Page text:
“We admitted we were powerless over our addiction – that our lives had become unmanageable.”
What does the word ‘powerless’ mean to you? What images or feelings does it conjure up? In my experience, it often brings about associations of weakness, inadequacy, and incapability. For those of us familiar with Greek mythology, perhaps you think of Sisyphus’ powerlessness in his eternal struggle of pushing the boulder up the hill, only for it to roll down every time that he approached the top of the hill. He was a prisoner to this task and, as such, the ensuing feelings of weakness, inadequacy, and incapability that came with it. That is exactly why Zeus punished Sisyphus with this hopeless task. Well, what if Sisyphus had realized and accepted his own powerlessness in this task? What if he accepted the hopelessness in getting the boulder to the top of the hill? How might that have changed things for him?
In step one of the twelve-step program, we are asked to admit a powerlessness over our substance or behavior, recognizing that our lives are currently ungovernable. Given the aforementioned associations to ‘powerlessness’, it is entirely understandable to respond to this step with resistance. Perhaps we think we can simply work harder to control our use. Or perhaps we deny the extent to which the substance or behavior influences our lives. (How many times have you said or heard the phrase: “I could stop my use if I really wanted to”?)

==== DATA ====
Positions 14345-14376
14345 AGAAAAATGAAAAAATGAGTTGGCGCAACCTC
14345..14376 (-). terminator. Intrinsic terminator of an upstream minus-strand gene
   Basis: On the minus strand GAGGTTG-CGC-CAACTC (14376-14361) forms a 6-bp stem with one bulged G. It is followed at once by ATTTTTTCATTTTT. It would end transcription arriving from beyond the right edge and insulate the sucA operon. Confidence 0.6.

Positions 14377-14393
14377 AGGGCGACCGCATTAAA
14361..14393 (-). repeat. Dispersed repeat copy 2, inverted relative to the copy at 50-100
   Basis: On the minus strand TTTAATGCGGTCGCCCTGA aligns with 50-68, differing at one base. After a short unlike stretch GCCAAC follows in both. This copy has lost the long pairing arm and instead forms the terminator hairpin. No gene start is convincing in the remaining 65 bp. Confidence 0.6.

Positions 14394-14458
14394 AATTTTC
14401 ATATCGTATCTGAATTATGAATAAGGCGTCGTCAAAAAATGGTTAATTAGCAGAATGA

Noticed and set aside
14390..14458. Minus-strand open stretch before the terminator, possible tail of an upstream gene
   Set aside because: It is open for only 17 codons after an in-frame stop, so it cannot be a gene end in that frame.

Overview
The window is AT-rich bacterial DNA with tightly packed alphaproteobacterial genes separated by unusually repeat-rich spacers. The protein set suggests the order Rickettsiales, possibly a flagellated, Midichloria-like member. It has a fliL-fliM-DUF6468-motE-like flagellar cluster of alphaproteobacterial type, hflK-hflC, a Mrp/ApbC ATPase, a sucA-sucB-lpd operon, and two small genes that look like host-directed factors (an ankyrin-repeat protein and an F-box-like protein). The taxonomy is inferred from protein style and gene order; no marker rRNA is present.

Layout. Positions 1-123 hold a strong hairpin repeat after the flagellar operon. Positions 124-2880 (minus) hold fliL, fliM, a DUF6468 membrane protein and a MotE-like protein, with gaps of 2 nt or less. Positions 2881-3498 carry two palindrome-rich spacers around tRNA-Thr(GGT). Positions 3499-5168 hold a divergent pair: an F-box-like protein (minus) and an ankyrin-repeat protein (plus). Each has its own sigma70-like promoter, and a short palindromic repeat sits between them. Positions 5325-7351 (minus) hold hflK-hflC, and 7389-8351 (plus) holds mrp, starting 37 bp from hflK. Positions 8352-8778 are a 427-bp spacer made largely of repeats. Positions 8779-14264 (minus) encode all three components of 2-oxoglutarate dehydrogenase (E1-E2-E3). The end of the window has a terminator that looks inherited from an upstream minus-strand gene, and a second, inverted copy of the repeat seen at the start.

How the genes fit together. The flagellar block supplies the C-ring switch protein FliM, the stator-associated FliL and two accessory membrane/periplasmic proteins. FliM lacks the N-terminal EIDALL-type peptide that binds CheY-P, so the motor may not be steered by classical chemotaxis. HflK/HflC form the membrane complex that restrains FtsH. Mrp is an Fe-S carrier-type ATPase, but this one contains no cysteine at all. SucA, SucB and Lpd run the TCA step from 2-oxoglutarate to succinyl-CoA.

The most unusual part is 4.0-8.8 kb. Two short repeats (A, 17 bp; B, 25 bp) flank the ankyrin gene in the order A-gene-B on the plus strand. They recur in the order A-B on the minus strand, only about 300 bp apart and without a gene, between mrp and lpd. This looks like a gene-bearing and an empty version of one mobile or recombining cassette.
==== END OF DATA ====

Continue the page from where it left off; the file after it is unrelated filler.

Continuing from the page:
When we feel powerless, there is a natural and instinctual drive to tighten our grip, clamp down, and attempt to secure power and control. However, step one contends that, paradoxically, there is a certain power in admitting our powerlessness; that we are granted a hope in admitting our hopelessness. In recognizing our inability to control our use, we actually form a solid bedrock and foundation for working towards happy, fulfilling, and meaningful lives. In recognizing and accepting our own limitations, only then do we enable ourselves to look beyond our own beliefs. Only then do we open our minds to different ways of thinking. Only then are we truly willing to listen. Only then are we truly willing to try something different. Only then are we truly willing to change.
By Jonathan Fricke, MA